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Getting nutrition staff engaged

Chef Jennifer Brower gives some insight into Chartwells K12’s Midwest Culinary Masterworks program.
Chef Jennifer Brower
Photograph courtesy of Chartwells K12

As Midwest executive regional chef for Chartwells K12, Jennifer Brower has been leading the foodservice company’s Midwest Culinary Masterworks program for almost a decade. The program, which began in 2000, teaches nutrition staff from school districts throughout the region everything from basic knife skills to how to create a roux from scratch.

Here, Brower shares a bit about what makes the weeklong class tick and how she engages the students and her co-instructors.

Q: Can you share why you give every attendee a chef’s hat and coat, and why they personalize the hats with their names?

When we bring them in as a class, we want them to all look in unison. So we put chef coats and hats on all of them, even though most of them are not chefs. We want them to have that feeling of unity within. They’re all on an equal playing field to learn.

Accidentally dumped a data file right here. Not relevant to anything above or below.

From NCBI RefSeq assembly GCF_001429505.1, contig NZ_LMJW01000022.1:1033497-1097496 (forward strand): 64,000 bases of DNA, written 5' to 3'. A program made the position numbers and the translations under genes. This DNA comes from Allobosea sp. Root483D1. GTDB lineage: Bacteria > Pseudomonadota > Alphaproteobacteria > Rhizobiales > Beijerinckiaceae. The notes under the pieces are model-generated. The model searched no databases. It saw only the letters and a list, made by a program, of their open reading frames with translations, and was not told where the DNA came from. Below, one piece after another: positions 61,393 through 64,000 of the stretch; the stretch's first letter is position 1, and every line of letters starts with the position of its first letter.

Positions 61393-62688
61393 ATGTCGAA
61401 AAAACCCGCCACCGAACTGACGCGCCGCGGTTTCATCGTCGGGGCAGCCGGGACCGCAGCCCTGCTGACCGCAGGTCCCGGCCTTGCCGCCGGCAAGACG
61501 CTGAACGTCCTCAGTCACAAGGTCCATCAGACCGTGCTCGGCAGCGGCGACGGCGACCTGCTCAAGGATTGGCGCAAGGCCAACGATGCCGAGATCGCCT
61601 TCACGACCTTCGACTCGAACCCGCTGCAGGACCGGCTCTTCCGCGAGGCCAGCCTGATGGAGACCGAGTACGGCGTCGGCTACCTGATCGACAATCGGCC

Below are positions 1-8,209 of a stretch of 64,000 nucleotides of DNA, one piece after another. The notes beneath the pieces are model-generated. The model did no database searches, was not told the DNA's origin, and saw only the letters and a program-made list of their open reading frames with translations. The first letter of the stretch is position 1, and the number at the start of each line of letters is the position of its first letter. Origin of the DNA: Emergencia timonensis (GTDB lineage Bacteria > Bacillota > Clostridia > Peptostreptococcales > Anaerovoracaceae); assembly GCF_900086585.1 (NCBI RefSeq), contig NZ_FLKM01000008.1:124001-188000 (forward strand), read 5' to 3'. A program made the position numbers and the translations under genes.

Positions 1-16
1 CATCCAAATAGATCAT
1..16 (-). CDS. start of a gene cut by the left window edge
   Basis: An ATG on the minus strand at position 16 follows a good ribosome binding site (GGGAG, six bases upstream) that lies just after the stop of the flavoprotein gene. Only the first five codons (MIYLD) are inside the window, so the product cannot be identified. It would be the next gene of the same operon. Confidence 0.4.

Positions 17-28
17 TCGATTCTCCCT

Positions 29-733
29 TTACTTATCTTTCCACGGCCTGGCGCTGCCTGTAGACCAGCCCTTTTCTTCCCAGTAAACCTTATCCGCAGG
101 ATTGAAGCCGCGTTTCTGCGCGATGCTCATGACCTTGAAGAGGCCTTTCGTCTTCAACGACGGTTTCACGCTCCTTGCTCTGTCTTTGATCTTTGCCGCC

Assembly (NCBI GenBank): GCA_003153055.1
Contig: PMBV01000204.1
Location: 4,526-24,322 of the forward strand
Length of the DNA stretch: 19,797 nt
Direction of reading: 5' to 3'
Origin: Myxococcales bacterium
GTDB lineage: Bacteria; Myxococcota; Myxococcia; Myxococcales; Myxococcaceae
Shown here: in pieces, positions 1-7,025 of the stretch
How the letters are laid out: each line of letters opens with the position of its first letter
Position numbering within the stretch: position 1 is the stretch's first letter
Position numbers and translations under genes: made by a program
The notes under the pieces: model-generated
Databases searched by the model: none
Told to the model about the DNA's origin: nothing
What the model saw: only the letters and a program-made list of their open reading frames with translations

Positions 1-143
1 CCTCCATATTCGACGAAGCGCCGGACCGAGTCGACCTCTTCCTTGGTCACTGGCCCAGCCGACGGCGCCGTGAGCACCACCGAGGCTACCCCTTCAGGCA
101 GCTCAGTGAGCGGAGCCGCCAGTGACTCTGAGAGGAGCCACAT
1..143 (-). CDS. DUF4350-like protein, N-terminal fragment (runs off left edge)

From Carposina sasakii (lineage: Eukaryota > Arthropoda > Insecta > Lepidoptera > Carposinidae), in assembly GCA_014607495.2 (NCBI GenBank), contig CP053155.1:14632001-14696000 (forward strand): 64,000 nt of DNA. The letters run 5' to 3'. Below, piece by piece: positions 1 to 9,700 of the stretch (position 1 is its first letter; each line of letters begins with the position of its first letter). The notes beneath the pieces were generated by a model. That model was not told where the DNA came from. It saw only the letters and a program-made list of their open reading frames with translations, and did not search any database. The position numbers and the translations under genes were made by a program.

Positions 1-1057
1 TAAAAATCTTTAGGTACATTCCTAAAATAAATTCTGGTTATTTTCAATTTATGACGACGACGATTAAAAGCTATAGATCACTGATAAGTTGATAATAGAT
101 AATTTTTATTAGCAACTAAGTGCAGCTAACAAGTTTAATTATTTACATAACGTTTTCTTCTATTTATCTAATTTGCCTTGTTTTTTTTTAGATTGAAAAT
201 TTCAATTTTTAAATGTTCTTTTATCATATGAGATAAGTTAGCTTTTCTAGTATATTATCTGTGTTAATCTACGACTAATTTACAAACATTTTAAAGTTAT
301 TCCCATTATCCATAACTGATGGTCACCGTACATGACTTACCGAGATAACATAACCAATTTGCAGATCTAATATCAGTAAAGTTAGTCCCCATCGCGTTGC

The whole [reason] why they write their name on the front of the hats is because there's a lot of them. So it helps us to quickly identify [them] and get names and faces together. But also, they're building these friendships with each other, so it helps them as well [when] they're trying to make that connection.

Q: What is one of the most important things when running a class like this?

In order to do this, you cannot do it alone. You have got to have your team of chefs. We've got some exceptional chefs out there, but I haven't pulled them into teaching the class because their personality is not … going to benefit the class as fully as the next chef. So you definitely have to have a strong base of chefs working with you, and you have [to have] a lot of communication. They have to know what my expectation is of the class for them to come and do it.

Q: What are some ways you engage the chefs teaching the class?

A lot of [the class] is recipe-based, but I also make sure I pick up some new fun [ingredients] that are out there in the market so that they can play with stuff, too. It's important to me that they are developing. It makes it better for them and the students, because the more engaged they are, the more they're going to want to teach.

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